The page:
Thursday, June 23, 2016

Recent publication - Review of redcedar ecology with recommendations for management

Antos, J.A., Filipescu, C.N., Negrave, R.W. 2016. Ecology of western redcedar (Thuja plicata): Implications for management of a high-value multiple-use resource. Forest Ecology and Management 375: 211-222.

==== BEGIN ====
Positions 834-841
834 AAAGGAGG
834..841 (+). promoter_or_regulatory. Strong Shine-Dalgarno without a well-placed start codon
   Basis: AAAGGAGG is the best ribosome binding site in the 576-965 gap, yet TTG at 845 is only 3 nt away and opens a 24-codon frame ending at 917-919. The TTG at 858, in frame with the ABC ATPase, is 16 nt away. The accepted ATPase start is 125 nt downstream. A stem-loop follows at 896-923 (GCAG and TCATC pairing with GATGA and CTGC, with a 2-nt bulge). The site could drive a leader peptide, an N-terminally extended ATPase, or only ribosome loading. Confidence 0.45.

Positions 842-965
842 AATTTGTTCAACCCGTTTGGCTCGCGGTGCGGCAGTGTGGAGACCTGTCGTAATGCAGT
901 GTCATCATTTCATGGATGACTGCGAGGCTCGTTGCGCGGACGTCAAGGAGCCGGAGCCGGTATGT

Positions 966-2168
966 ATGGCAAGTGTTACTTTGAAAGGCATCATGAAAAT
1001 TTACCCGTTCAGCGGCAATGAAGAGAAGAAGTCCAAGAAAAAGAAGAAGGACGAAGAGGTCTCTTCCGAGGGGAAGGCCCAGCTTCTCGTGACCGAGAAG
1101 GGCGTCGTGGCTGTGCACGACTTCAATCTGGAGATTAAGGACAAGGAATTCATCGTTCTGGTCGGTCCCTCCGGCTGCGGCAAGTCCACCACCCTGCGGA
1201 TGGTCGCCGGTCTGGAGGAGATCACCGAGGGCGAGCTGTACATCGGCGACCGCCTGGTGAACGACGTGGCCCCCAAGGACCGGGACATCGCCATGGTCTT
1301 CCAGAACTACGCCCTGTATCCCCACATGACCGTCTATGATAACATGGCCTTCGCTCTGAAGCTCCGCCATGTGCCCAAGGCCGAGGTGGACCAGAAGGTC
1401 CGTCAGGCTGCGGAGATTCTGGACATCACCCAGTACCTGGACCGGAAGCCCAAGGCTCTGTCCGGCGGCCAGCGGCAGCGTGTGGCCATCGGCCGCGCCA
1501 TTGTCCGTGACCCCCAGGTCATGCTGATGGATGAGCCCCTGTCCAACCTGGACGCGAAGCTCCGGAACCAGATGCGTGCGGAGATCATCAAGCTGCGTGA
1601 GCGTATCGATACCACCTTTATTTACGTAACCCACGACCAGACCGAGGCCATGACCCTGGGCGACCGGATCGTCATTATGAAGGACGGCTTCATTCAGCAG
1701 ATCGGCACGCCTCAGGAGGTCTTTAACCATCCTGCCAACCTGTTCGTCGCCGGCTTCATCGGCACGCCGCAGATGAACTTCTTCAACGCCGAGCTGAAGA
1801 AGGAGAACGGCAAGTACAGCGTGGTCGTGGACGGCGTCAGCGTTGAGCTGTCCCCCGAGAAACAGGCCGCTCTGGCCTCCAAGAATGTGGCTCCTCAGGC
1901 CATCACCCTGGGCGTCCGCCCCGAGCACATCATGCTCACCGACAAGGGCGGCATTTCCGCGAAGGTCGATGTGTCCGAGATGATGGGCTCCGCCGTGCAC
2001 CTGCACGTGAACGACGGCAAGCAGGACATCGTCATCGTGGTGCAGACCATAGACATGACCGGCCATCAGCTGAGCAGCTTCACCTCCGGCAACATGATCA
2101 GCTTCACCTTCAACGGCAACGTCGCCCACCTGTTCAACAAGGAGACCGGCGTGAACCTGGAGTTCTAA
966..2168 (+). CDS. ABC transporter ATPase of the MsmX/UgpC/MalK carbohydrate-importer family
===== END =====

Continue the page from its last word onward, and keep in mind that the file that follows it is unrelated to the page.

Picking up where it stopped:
Western redcedar (Thuja plicata) is an important tree in western North America that produces high-value wood. The species is common in natural forests, but much less abundant in post-harvest stands and presents a variety of challenges for management. We review the ecology of redcedar to provide context for innovative management strategies. Redcedar is a stress tolerator that grows across a wide range of sites, from high-productivity to very nutrient poor or wet. Trees can grow very large, but tend to grow slower than associated species. Redcedar can establish directly after disturbance, but also establishes in mature forests. Species abundance tends to increase during succession but the mechanism for this is unclear given that following stand-replacing disturbance the number of regenerated trees tends to be limited. High survival of established trees under both abiotic and biotic stress may be a key to the extensive range and abundance of the species. Knowledge gaps about population dynamics in natural forests hinder the assessment of specific management options, but it is clear that multiple-aged, mixed species management needs to be considered for more widespread use. Relying on clear-cut systems and even-aged regeneration strategies limit management options for western redcedar. We recommend that more consideration be given to alternative practices, such as using advanced regeneration, promoting understory redcedar or implementing targeted site preparation to stimulate natural regeneration. The ecology of the species is most consistent with various partial-cut systems and extended rotations used for shade-tolerant species in many parts of the world. Redcedar has the potential to be a larger component of managed forests but this will require use of innovative management practices.

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